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The detection of a novel insertion mutation in exon 2 of the MEFV gene associated with familial mediterranean fever in a moroccan family

  • Human Genome Variation 4, Article number: 17023 (2017)
  • doi:10.1038/hgv.2017.23
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Familial Mediterranean fever (FMF) is a hereditary autoinflammatory disease that is inherited in an autosomal recessive manner and is caused by mutations in the MEFV gene. As the name indicates, FMF occurs within families and is more common in individuals of Mediterranean descent than in persons of any other ethnicity. To date, 314 mutations have been reported. We studied a Moroccan family with a total of five members, including a mother who was presenting with symptoms of FMF, while her four children remained asymptomatic. The five patients were screened by DNA sequencing of exon 2 and exon 10 of the MEFV gene. Then, complete exome sequencing analysis of the MEFV gene was done for the patients in whom a novel mutation was detected. This analysis identified a novel single base Cytosine (C) insertion mutation in the coding region of the MEFV gene, named c.441dupC (p. Glu148Argfs*5 or E148RfsX5), which resulted in a mutated Pyrin/Marenostrin protein. This is the first report of a new mutation in exon 2 of the MEFV gene in a Moroccan family. This novel insertion mutation may provide important information for further studies of FMF pathogenesis.


Familial Mediterranean fever (FMF), which belongs to a family of autoinflammatory diseases, remains a major health threat to the Mediterranean population, especially Sephardic Jews, North African Arabs, Armenians, Turks, Greeks, and Italians.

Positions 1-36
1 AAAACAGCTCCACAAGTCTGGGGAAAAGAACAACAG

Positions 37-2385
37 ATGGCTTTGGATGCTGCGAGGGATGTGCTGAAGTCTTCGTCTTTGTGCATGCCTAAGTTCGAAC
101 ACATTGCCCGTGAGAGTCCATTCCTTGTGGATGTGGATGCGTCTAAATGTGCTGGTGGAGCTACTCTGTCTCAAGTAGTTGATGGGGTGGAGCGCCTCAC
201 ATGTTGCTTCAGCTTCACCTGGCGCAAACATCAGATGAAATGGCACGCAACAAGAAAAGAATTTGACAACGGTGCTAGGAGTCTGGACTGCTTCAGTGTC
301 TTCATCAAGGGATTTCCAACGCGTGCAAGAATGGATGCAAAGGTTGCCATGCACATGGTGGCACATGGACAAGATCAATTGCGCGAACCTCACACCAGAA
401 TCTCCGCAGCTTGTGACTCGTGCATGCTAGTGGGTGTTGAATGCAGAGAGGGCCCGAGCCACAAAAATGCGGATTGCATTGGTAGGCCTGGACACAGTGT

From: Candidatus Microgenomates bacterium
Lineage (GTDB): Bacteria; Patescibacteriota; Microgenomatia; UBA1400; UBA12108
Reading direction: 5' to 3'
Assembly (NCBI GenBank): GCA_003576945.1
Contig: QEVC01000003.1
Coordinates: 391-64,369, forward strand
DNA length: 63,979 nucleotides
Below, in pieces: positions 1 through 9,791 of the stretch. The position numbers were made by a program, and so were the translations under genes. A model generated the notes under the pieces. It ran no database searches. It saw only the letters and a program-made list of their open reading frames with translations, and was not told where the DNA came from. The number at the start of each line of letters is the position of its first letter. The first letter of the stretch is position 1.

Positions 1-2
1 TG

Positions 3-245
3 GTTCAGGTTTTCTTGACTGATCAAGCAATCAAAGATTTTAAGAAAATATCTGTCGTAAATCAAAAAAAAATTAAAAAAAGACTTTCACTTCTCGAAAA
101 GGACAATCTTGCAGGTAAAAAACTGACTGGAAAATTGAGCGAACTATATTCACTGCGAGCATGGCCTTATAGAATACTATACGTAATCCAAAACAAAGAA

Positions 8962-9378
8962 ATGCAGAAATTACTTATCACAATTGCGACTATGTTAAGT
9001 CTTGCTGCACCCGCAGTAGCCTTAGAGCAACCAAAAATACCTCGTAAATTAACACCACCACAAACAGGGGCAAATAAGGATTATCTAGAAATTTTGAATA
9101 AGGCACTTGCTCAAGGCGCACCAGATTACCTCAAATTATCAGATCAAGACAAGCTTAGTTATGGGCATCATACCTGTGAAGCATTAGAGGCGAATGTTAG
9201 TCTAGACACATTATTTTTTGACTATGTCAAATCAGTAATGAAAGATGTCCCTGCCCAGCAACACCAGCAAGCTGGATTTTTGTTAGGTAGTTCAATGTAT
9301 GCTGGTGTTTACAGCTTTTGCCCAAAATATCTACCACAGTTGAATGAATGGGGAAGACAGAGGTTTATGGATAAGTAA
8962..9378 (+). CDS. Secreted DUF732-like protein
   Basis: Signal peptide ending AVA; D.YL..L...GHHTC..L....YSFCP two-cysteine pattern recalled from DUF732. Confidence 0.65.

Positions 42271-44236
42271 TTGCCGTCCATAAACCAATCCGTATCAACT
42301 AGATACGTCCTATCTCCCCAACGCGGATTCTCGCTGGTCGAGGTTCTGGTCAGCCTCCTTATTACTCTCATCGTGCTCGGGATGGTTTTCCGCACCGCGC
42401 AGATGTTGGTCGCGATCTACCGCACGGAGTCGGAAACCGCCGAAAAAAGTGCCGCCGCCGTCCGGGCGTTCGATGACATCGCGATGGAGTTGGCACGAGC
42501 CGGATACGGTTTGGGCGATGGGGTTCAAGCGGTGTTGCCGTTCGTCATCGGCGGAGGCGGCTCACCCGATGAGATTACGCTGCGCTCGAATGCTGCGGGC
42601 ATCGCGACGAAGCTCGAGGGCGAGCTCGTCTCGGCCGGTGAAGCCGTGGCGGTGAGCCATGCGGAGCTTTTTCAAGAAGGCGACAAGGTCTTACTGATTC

However, in recent years, an increasing number of cases have been reported in countries not near this area, such as the United States and Japan. Clinically, FMF is characterized by recurrent attacks of fever with pleuritis, skin lesions, abdominal pain, peritonitis, and amyloidosis (Amyloid A ‘SAA’).1,2

The symptoms and severity vary among affected individuals, sometimes even among members of the same family. FMF is usually inherited in an autosomal recessive manner1,3 and is caused by mutations of the MEFV gene on the short arm of chromosome 16 at position p13.3. MEFV comprises 10 exons and normally encodes a 781-amino acid protein, named pyrin or marenostrin.2,4 Gene mutations result in defective pyrin molecules; it is hypothesized that altered pyrin cannot suppress minor and unknown triggers to inflammation that are normally inhibited by intact pyrin. To date, more than 314 gene mutations and polymorphisms have been discovered in the MEFV gene.5

In this study, we examined five related patients. The mother of the family was homozygous for this mutation and was presenting with FMF symptoms. However, her four children were heterozygous for this mutation and did not show any clinical features of FMF.

Materials and methods


Approximately 300 clinically pre-diagnosed FMF cases are referred to our laboratory for the detection of MEFV mutations each year. Among those patients with clinical evidence of FMF, five individuals from a Moroccan family were studied.

PCR amplification and sequencing

After obtaining informed consent, peripheral blood was collected from each patient and genomic DNA samples were extracted from blood lymphocytes using the Gene Cather Magnetic Beats kit (Invitrogen, Carlsbad, CA, USA). For each patient, both MEFV exon 2 and 10, which are considered as mutation hot spots,6 were individually amplified byPCR using 2 pairs of corresponding primers: